This worn-out chair was kicked to the curb, but our designers gave it new life. It's amazing what paint, fabric, and a little love can do for a curbside find.
Basic or unattractive wooden armchairs are a flea market staple. Buy one for a few dollars and give it a new attitude.
Use a wool blanket to cover the chair back. Cover buttons with a coordinating fabric and tuft the chair back for a dressy look.
Add upholstery batting to the seat and slipcover with a patterned fabric. Dress it up with a ruffle and piping for pretty detail.
A step stool steps in as a side table when topped with a framed doily design. Cut plywood to fit inside the frame and nail it in place. Paint the stool and frame (we chose a pretty pink) and then attach the pieces with a strong adhesive.
To use a doily as a stencil, spray the doily with starch, press flat, and let dry. Cover the frame with painter's tape. Coat the back of the doily with spray stencil adhesive and apply the doily to the plywood tabletop. Spray over the doily with white paint to cover the new tabletop in two light coats. When dry, carefully remove the doily. Finish the top with two coats of water-base sealer.
Extend the life of a tattered quilt by using the best parts to accent a curtain. Cut a bedspread in half lengthwise for two drapery panels. Cut pieces of a quilt to the width of each panel, plus seam allowances, using the binding along the bottom edge for a hem. Press under the raw edges of the quilt and topstitch to the curtain panel. Hem the raw edges of the curtain panel. Add buttonholes across the top and hang the panel with fabric ties.
Add buttonholes across the top edge of each panel and hang with coordinating fabric ties.
Give your sofa personality by wrapping a thin quilt around the seat cushion. This no-sew approach allows for easy laundering.
Repurpose a favorite old quilt block into a pillow embellishment with applique. Open the side seam of a purchased pillow and remove the form from the cover. Carefully cut out the desired portion of the quilt block and center it on the pillow front; applique in place. Replace the pillow form and sew the opening closed.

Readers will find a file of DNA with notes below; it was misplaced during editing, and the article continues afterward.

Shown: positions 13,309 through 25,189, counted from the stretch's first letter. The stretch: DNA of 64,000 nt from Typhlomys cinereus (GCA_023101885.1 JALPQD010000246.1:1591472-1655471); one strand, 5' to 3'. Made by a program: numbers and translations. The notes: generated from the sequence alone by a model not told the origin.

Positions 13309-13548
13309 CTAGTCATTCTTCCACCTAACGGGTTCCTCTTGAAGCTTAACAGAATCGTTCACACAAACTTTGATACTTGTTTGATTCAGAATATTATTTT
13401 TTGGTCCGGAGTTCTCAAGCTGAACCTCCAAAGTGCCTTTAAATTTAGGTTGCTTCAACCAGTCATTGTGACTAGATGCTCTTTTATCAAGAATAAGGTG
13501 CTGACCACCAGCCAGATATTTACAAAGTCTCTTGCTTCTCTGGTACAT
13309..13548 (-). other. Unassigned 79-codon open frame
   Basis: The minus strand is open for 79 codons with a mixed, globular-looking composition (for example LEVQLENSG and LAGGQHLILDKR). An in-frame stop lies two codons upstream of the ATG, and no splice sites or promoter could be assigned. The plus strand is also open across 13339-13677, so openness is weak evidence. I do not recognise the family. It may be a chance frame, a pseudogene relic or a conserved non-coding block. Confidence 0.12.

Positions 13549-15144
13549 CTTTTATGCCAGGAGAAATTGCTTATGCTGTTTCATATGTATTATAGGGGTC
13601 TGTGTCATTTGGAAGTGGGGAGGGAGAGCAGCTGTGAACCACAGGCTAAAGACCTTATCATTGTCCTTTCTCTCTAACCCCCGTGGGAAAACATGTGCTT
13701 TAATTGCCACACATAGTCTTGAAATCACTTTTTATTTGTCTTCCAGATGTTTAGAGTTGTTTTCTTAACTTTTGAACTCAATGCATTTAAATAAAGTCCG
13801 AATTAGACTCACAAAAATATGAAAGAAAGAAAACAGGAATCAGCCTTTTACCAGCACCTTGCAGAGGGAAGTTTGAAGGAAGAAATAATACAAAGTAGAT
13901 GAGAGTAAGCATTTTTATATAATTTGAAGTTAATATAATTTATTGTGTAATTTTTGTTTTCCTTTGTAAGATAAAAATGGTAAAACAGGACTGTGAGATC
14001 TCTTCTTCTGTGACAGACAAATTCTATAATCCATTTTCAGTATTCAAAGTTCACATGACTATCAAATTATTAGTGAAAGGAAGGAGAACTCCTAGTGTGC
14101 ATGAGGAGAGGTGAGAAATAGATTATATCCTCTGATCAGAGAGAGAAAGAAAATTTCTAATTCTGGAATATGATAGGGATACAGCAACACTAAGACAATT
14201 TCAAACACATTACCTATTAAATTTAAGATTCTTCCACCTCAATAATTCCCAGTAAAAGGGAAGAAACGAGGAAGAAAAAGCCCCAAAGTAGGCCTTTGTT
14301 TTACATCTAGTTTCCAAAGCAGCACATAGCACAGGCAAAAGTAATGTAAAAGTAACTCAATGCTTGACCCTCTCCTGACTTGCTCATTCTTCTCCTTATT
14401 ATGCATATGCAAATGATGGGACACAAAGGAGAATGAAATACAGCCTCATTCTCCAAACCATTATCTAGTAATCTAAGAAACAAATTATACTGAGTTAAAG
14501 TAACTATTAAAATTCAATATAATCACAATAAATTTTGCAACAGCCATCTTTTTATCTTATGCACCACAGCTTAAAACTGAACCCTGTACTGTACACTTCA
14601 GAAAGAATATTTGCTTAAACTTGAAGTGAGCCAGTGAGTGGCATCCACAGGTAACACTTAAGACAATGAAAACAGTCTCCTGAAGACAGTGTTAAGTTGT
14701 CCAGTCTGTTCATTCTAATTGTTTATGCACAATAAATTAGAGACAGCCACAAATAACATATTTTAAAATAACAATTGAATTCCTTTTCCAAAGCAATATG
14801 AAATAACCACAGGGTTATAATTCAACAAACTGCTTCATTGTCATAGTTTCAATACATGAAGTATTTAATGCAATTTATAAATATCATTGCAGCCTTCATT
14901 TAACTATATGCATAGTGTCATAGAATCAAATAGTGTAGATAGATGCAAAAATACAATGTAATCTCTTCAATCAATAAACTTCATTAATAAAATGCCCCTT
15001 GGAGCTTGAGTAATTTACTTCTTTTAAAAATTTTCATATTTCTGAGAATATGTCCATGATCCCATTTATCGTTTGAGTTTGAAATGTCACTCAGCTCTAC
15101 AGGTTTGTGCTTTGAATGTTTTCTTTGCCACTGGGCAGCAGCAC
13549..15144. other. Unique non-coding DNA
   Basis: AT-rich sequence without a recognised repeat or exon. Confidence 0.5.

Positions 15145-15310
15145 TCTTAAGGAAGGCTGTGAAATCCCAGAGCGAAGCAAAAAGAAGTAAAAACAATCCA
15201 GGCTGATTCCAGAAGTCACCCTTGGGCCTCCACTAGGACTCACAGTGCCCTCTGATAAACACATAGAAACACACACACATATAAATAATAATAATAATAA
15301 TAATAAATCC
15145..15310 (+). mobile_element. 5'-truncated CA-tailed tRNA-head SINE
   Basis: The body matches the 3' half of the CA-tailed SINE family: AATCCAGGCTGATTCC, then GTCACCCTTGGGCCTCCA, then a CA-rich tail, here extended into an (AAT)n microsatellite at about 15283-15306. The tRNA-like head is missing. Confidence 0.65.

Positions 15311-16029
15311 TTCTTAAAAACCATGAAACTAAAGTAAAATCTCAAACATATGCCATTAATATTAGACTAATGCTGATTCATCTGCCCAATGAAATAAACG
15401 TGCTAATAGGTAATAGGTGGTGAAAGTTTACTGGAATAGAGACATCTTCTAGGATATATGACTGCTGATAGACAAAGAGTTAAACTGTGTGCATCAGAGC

Turn a blanket into an elegant pillow with applique. Use our free pattern to make this beautiful floral applique and give this pillow an instant vintage feel.
Vintage grain sacks often feature great designs. To turn one into a pillow, cut it into two pieces. With wrong sides facing, stitch around the edges, leaving an opening for turning. Turn right side out, insert pillow form, and hand-stitch the opening closed.
This old window makes a great frame for artwork. Sand, prime, and paint the window the desired color.
Fill the openings with wallpaper, fabric, or scrapbook paper taped to the back of the frame.
Give a purchased modern ledge vintage charm by screwing architectural brackets to the bottom, then prime and paint the entire piece one color.
Give your collectibles a pretty place to land with this vintage-looking ledge.
A few strategic cuts can turn an ugly drop-leaf table into an oh-so-pretty coffee table. Shorten the legs to coffee table height and cut the leaves into curves to soften the edges.
After painting the table, wallpaper the top and drop-down leaves. Adding casters to the legs makes the table easy to move around the room.
Wallpaper scraps are perfect for this makeover project.
Cut a base from 1/2-inch-thick medium-density fiberboard to fit a metal tray. Trim wallpaper to fit the base, and laminate the wallpaper at an office supply store. Secure it to the base using double-stick tape.
Primer, paint, and wallpaper can give an old dresser a fresh look.
After priming and painting the entire dresser, cover the drawer fronts with wallpaper. Secure the pieces with decoupage medium, then coat the fronts with more of the glue.
After the dresser is dry, finish the look with new pulls.
Creating artwork is as easy as clicking a mouse. This floral-and-butterfly adorned canvas was created at winkflash.com.
A dark and dated wicker vase becomes the base of a funky new lamp.
A wicker vase looks trendy when topped with a blossoming shade. Paint the vase, then turn it upside down and drill a hole through the bottom to accommodate a lamp kit. Wire the lamp, following the manufacturer's instructions. Wrap a shade with paper and secure with double-stick tape.